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Quiet Time: My Mother’s Next Step

There is a lovely courtyard with a tree and lots of flowers just outside
There is a lovely courtyard with a tree and lots of flowers just outside

Hi Everyone,

Several kind friends have asked how my mother is faring, after we had her wonderful wake, she is still with us, but she has come to a new crossroads. She has lost a great deal of weight in the last few months and spends most of the day in bed. Our previous visits were filled with chatting, catching up on stories and talking about the news. Now, I often come to visit with my mom and she is sound asleep. But I stick around, knowing that on some level she knows I’m there.

The first time this happened it was a pretty big shock. Usually, no matter if she is asleep, she would waken when I spoke to her, I would ask her how she felt and she said, “I’m better now that you are here.” So that day when I came in and she didn’t greet me, it felt like a blow. She is still alive, but she is not the woman I’m used to seeing.

I sat with her, holding her hand, as tiny as she is, she still has a strong grip. That is the strength I draw on as I sit with her. She is in no physical pain, she is clean and kept comfortable, and I can’t say enough about the staff at Hale Ku’ike. They are taking such good care of her.

For anyone reading this who is looking at the prospect of taking care of a family member with either Alzheimer’s, Parkinson’s, or advanced dementia, I recommend that you look into places that offer Memory Care — and do it soon. These are medical professionals who understand the process involved with caring for these patients. And when people tell me, “Oh we’ll take care of mom at home” my answer is “I don’t think you understand what you are in for.”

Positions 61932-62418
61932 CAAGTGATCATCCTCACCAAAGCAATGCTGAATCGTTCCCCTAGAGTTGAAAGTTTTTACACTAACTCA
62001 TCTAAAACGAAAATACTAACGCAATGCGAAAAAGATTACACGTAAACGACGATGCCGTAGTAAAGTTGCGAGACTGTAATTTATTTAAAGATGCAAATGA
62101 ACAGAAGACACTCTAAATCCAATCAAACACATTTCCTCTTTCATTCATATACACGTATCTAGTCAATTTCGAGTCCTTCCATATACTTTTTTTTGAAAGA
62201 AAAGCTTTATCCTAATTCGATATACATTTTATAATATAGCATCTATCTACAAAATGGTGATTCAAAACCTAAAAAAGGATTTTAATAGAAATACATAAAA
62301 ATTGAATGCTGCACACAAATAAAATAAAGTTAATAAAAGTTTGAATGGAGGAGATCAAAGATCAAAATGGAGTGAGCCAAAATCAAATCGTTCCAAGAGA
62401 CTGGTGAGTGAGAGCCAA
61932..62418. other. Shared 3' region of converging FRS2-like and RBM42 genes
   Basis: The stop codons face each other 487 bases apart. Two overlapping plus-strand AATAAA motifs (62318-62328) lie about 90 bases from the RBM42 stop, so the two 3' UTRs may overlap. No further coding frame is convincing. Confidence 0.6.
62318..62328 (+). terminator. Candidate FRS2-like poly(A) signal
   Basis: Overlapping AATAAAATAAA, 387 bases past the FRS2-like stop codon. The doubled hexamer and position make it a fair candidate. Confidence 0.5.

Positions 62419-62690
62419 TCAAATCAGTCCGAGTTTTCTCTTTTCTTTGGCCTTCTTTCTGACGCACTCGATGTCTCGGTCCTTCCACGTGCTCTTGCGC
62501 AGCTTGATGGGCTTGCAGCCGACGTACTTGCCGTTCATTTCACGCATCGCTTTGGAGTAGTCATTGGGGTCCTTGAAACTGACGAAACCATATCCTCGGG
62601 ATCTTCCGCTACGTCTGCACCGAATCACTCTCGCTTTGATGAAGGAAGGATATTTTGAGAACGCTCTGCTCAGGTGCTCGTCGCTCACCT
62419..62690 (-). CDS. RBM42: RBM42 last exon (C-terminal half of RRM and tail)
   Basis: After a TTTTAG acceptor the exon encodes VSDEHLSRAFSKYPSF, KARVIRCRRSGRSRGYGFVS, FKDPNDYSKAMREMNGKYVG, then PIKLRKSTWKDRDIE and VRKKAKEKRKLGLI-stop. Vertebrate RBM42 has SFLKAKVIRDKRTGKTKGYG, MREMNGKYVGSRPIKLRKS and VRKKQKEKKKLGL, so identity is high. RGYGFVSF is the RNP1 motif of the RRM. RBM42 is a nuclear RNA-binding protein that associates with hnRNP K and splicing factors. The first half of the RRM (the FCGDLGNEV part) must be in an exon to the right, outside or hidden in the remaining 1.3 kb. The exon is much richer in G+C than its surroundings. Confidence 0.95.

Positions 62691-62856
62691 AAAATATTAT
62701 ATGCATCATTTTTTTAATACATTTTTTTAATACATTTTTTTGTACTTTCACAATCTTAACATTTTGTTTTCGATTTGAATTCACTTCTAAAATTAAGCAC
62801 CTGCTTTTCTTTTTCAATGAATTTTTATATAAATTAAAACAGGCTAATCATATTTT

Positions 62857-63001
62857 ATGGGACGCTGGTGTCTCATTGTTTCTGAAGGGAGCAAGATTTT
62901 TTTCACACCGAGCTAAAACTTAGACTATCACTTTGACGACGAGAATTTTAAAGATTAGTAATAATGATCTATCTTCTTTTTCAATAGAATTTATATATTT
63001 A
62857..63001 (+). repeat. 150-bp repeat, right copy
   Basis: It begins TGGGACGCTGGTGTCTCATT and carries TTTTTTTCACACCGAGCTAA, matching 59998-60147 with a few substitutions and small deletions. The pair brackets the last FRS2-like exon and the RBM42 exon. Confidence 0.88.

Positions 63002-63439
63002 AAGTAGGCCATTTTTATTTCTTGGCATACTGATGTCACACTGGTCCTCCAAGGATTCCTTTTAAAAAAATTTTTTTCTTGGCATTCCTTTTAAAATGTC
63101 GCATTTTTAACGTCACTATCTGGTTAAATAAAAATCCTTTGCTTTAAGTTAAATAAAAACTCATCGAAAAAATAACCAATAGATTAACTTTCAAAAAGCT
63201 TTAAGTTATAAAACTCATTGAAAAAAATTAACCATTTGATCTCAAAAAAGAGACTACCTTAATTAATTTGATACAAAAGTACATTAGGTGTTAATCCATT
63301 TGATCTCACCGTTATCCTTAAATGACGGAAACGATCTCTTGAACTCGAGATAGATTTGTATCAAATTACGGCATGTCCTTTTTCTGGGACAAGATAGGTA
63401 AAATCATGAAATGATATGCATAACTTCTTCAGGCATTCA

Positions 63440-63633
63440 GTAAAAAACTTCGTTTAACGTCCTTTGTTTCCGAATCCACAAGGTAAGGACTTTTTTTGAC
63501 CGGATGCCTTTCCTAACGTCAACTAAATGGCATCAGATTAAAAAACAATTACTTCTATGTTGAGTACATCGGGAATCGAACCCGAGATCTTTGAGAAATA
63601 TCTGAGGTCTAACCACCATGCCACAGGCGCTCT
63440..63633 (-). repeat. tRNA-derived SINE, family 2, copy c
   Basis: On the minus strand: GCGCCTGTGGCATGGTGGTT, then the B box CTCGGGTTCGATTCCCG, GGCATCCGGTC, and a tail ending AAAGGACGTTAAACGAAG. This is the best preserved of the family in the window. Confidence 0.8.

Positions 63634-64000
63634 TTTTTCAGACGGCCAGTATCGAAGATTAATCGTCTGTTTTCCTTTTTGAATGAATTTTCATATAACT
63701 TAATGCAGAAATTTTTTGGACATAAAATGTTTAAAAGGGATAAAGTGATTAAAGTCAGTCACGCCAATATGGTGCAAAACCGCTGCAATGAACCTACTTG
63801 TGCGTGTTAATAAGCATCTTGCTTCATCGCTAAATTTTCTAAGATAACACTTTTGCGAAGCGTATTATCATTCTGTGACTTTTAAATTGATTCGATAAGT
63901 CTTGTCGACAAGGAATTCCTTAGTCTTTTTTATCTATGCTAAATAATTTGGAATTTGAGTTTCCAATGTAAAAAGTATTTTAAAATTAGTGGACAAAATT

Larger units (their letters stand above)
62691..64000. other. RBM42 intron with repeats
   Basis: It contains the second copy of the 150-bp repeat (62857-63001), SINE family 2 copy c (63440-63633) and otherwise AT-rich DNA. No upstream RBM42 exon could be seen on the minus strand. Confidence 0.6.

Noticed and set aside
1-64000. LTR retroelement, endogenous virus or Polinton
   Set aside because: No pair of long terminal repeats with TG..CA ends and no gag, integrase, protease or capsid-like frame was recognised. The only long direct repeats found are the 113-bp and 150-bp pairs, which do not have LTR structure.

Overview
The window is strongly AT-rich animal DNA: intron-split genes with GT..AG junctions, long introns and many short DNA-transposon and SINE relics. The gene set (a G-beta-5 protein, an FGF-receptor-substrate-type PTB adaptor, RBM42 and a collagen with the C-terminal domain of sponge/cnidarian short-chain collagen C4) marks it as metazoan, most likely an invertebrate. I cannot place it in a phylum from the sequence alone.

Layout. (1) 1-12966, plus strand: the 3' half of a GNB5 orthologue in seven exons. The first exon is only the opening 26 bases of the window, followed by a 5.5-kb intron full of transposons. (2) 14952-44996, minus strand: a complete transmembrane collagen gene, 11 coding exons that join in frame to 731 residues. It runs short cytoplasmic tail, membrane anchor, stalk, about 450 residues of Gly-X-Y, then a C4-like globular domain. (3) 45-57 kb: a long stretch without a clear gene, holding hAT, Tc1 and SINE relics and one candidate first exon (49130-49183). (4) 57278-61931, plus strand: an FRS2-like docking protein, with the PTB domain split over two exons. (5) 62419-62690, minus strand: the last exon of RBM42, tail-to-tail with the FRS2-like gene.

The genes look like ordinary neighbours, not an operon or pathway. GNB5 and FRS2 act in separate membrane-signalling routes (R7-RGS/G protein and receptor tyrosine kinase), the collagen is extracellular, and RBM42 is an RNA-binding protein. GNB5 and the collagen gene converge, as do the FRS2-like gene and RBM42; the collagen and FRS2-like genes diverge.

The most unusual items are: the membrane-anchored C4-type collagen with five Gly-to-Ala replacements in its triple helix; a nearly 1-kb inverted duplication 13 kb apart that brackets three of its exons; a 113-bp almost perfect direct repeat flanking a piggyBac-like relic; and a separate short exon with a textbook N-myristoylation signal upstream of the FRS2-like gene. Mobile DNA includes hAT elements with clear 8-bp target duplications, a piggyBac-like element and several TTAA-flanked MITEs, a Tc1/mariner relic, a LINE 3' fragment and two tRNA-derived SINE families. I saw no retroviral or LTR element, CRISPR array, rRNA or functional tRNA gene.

Being the primary caregiver for a patient with memory challenges is one of the most stressful situations you will ever face and as much as you love your family member, you must also be brave enough to love yourself. Know your limits, know what you can and cannot do and do not for one minute feel an ounce of guilt when it is time to call for professional help.

Having my mother at Hale Ku’ike allows us to really enjoy our time together. When she lived with me at our home, there were times when we were both so frustrated with each other. We were aware enough to know that the disease was to blame, but you don’t want to be angry with each other as the disease progresses, you really don’t.

On that day when mom didn’t wake up during our visit, I left her with a hug and a kiss and got in my car to drive home. I have my iPod set on shuffle and Robert Palmer’s song, “She Makes My Day” came on. The first few verses go:

If feel so lucky loving her, tell me what else is magic for, she thinks it’s better left unsaid. She makes her mind up at a glance,it really made a difference, I seem to be unconditionally hers. She’s like a new girl every day and all the rest don’t bother me, I’m far to busy loving her.

 

I’m far to busy loving her, in her time at her pace. I’m the luckiest girl around.